There was also that 2017 ruling where Koome and two other judges — Fatuma Sichale and Erastus Githinji — overturned a High Court decision that found the appointment of Returning Officers for the 26 October 2017 repeat presidential election to be illegal. The bone of contention was that the bench hadn’t been authorized to sit by the Chief Justice, and that the judges had held the court session outside of the judiciary’s official operating hours. Being that these were election matters, the obvious conclusion was that the court was aiding one side of the political divide.


In her defense to the Judicial Service Commission, Koome explained that she had been empanelled by the then President of the Court of Appeal and now Attorney General, Paul Kihara Kariuki, and that the matter was of national importance.


Then in 2019, Koome and Justices Phillip Waki and Asike Makhandia outvoted Justices Daniel Musinga and Roslyn Nambuye to uphold the decision of the High Court (ruling delivered by Supreme Court judge Isaac Lenaola) that allowed members of the LGBTQ+ community to register an organization. The decision didn’t sit well with those who had imagined that being a staunch Christian, Koome would pick her faith over her human rights beliefs.


A year into office as Chief Justice, Koome assuaged the fears of her brethren by holding the inaugural Judiciary National Prayer and Fasting Day at the Chief Justice’s garden. She was a staunch human rights defender, Koome seemed to remind everyone, just as she was a Christian.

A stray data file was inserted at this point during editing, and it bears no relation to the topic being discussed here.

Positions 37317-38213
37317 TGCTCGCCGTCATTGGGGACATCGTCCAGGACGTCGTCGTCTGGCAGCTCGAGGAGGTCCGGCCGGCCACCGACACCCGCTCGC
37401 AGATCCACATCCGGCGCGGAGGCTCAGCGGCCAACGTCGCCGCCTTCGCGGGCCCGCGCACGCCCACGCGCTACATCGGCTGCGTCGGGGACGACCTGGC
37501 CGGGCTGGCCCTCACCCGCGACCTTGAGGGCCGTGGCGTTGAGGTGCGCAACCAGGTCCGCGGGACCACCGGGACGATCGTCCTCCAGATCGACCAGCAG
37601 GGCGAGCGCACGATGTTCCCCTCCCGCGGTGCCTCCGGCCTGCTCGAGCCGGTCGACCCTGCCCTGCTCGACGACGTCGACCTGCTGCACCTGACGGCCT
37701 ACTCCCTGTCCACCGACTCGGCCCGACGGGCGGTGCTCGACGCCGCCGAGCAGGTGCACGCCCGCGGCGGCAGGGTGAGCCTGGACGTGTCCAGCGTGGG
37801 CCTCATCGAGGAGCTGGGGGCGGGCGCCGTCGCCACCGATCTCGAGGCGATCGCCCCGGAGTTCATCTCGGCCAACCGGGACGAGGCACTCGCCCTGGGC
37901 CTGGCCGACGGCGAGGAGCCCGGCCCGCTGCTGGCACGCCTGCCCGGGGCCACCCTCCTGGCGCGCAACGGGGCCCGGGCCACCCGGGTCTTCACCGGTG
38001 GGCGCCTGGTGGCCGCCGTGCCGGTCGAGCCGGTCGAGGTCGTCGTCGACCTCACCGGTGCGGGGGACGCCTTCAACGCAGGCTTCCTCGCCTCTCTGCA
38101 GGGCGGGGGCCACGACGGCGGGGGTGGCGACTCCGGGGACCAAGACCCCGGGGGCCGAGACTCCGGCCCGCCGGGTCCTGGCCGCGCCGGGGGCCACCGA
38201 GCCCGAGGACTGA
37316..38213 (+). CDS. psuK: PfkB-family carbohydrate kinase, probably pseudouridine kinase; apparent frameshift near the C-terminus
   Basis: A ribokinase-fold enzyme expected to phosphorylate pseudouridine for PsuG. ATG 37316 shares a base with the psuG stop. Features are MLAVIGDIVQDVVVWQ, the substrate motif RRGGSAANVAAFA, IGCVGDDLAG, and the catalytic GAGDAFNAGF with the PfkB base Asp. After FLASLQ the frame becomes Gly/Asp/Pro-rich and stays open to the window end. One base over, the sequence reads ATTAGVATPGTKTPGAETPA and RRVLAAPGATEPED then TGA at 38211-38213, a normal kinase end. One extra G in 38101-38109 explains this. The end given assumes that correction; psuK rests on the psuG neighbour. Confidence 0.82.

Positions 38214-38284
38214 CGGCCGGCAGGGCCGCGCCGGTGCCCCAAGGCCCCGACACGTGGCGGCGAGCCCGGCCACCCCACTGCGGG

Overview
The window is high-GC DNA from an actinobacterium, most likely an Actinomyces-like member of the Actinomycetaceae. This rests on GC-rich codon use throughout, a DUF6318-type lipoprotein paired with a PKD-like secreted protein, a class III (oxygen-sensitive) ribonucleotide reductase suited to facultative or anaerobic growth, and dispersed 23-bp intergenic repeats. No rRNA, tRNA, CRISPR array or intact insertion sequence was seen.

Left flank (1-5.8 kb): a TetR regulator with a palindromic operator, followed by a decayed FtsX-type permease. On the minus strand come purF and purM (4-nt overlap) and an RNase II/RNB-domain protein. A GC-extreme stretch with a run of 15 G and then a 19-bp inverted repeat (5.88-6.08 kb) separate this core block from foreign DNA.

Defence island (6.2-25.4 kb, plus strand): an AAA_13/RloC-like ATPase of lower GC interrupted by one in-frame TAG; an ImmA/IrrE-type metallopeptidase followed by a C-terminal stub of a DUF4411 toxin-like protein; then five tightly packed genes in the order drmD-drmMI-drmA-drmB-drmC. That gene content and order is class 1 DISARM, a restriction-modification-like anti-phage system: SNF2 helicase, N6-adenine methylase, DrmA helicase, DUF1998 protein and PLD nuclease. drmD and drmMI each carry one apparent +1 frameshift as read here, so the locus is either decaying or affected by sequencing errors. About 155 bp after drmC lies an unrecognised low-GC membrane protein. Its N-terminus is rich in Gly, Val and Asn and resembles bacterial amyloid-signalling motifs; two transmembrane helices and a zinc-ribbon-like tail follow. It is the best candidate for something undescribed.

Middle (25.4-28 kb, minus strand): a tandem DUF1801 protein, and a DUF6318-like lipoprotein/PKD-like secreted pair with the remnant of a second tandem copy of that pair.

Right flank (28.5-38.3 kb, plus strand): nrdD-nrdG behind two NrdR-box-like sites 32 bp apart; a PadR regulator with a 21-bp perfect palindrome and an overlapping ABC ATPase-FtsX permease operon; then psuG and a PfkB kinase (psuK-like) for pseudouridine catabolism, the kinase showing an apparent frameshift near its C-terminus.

Other than organising the prayer and fasting shindig, Koome marked the crossing of that one year mark since being plucked from the leadership of the Court of Appeal’s Criminal Division and making history as Kenya’s first woman Chief Justice by parading her handful of wins – the reduction of case backlog by fourteen percent; the establishment of the Judiciary Police Unit; the negotiation for land for the construction of five small claims court in Nairobi; and setting up of the special Sexual and Gender Based Violence (SGBV) court in Shanzu, a first of its kind.


That said, Koome’s real test is how she will decide on the 2022 presidential election petition.


A chess player of note, Koome has perfected the art of moving in silence, not wanting to be seen as she approaches, so that when the opponent thinks they’ve got her in the bag, they realize late in the game that it’s Koome who’s got them bagged. And appreciating the value of making one’s moves openly yet tactically, Koome has perfected the art of putting all her cards on the table – like that time she was the sole member of the bench to insist on being vetted publicly by the Judges and Magistrates Vetting Board, unafraid that any skeletons may fall off her closet.


This thing of Koome playing her cards in the open, and letting naysayers speak down at her, could be the Chief Justice’s ace going into the 2022 presidential election petition, with everyone thinking they’ve figured her out. This grandmaster — coming after the jurisprudentially safe-playing Dr. Willy Mutunga and the recklessly courageous David Maraga — is about to make her play. Whichever way it goes, from now onwards, people shall put some respect on her name.



(Additional Reporting By Kanyi Wyban)